Kidney stones are common in cats and can obstruct urine flow, resulting in severe pain and even death. Medication and fluid therapy have low success rates for treating these obstructions, and advanced surgeries are needed to remove or bypass the obstructing stone. Unfortunately, surgery can have serious short and long term complications. Furthermore, advanced surgical procedures can be cost prohibitive.
A group of engineers at the University of Washington have developed a revolutionary new method to treat kidney stones using an ultrasound system called burst wave lithotripsy. Sound waves are delivered from outside the body to fragment stones, thus eliminating the need for surgery. Burst wave lithotripsy has proven safe and effective when tested in a pig model and an ongoing human clinical trial. We teamed with this group to design and build a burst wave lithotripsy system for use in cats. The system was tested in a laboratory setting and was effective at rapidly breaking up feline stones (<10 minutes to fragment the stones into pieces that can pass). This system could prove safer, faster, and more cost effective than current surgical methods.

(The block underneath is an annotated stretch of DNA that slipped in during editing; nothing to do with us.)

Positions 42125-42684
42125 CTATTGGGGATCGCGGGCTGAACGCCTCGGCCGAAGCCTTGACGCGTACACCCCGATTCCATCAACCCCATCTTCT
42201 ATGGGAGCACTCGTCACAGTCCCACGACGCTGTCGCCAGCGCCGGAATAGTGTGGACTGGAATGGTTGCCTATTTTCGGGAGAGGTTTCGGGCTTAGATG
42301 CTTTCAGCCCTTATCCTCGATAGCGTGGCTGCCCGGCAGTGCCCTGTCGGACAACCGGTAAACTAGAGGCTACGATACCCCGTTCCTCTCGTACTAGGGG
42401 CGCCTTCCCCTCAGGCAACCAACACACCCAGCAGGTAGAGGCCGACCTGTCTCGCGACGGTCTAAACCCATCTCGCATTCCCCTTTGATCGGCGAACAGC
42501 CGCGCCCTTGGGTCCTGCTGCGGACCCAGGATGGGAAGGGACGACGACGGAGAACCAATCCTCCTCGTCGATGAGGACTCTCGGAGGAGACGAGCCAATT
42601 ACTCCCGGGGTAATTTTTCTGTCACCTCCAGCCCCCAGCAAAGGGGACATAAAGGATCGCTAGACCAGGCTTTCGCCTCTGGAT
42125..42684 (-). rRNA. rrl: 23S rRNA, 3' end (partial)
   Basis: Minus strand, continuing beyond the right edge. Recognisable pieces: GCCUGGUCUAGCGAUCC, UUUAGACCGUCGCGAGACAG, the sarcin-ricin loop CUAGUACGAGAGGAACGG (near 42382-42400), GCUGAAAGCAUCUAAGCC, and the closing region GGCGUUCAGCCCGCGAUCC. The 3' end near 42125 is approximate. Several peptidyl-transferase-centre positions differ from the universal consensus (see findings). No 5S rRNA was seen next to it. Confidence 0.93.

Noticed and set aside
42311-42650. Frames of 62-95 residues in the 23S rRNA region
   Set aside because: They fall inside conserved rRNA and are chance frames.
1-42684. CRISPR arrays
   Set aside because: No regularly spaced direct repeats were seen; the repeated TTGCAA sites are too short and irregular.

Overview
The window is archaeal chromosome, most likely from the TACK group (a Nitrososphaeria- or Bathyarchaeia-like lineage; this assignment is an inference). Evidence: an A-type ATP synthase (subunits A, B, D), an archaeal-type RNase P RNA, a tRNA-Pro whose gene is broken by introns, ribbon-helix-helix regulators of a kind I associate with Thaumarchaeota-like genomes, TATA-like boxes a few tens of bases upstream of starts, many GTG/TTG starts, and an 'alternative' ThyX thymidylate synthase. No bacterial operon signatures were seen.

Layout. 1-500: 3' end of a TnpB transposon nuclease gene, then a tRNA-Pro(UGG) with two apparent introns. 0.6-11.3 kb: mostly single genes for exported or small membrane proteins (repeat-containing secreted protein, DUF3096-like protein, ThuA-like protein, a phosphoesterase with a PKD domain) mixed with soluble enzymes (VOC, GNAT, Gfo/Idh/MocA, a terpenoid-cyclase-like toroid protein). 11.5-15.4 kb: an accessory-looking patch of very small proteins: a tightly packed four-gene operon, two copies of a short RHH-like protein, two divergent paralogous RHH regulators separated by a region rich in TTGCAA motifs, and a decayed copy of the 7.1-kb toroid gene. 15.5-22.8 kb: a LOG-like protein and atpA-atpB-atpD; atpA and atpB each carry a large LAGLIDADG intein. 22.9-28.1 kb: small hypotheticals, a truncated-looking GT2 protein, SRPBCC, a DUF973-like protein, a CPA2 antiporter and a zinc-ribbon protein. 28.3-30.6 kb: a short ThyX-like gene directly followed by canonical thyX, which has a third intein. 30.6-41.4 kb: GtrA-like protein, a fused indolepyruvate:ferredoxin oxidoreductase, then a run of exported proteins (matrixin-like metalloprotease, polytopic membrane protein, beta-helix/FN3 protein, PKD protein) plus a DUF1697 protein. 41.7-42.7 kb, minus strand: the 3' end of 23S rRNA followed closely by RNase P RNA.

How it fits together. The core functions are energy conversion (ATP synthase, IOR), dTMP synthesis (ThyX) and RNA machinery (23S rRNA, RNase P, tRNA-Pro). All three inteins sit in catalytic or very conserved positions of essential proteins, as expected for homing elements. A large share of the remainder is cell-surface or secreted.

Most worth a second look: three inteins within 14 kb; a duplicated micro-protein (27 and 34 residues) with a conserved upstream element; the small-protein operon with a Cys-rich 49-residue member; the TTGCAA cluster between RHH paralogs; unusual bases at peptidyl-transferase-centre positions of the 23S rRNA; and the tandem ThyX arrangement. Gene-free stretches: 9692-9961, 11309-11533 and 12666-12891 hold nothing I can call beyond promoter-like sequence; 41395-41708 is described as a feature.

This is a pilot study to test the safety and success of burst wave lithotripsy for treatment of obstructing stones in cats. Up to three cats will undergo general anesthesia for the procedure and be hospitalized for three days post-treatment for close monitoring and care. Outpatient monitoring will also occur at 2 and 12 weeks. If the treatment is not successful, the owner can elect surgery